President Joe Biden spoke to his Turkish counterpart Friday for the first time since taking office and ahead of his anticipated move to become the first US president to recognize the Ottoman killing of Armenians in 1915 as genocide.
Despite Biden's expected speech on Saturday to commemorate the genocide, the White House made no mention of his intended move.
Biden conveyed to President Recep Tayyip Erdogan “his interest in a constructive bilateral relationship with expanded areas of cooperation and effective management of disagreements,” according to a White House statement.
Biden will meet Erdogan on the sidelines of the NATO summit in June.
US Secretary of State Antony Blinken and National Security Advisor Jake Sullivan also reportedly phoned their Turkish counterparts to discuss bilateral relations that have dipped to one of their lowest levels in recent years.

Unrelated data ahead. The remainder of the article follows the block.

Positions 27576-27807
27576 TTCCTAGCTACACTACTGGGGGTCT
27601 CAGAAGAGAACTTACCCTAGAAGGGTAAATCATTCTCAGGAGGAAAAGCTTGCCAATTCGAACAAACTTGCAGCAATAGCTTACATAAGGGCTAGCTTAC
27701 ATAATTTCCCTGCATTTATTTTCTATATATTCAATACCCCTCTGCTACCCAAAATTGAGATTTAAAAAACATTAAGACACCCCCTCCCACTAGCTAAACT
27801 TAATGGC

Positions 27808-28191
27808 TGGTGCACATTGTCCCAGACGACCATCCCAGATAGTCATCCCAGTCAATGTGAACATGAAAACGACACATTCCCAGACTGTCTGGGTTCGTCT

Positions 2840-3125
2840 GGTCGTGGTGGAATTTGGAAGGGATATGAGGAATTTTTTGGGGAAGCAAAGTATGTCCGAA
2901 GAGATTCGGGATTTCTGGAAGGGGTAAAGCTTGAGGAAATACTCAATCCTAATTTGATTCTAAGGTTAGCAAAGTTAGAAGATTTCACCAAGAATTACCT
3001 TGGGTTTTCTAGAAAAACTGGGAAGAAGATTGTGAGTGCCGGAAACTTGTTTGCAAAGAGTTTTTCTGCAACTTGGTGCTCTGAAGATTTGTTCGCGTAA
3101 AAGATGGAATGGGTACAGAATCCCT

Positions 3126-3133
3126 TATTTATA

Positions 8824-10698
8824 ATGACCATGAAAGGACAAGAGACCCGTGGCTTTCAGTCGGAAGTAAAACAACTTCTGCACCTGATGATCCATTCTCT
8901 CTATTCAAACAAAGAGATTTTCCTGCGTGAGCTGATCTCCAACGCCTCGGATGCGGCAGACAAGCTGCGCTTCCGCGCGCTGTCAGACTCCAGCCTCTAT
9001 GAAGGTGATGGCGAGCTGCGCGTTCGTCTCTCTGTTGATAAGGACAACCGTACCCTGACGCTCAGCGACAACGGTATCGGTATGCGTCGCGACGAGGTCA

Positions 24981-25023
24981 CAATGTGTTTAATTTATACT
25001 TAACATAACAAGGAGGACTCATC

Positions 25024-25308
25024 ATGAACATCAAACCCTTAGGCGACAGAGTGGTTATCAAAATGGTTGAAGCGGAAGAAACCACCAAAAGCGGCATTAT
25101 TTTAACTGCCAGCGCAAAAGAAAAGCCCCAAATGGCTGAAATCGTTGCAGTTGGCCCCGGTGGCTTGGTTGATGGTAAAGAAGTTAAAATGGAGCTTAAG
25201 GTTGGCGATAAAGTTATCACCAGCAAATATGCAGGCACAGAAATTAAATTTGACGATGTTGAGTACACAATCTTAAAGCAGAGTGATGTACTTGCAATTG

Since taking office, Biden has made human rights a pillar of his domestic and foreign policies.
Friday’s call between Biden and Erdogan was their first since the US president was elected in January. Biden has spoken to the leaders of nearly all major capitals since taking office, but in a sign of his intent to recalibrate ties with Turkey, Erdogan was forced to wait.
The US has expressed its willingness for stronger relations with Turkey, but the NATO ally’s purchase of Russia’s S-400 missile defense system - considered a security threat to NATO members - drew the ire of Europe and Washington.
Additionally, Erdogan has backed the Islamist Muslim Brotherhood, which is considered a terrorist organization by most Arab and Gulf nations.
Turkey has intervened in Syria, Libya and Iraq without being formally invited by the governments of these nations and encroached on Greek and Cypriot waters in the Eastern Mediterranean.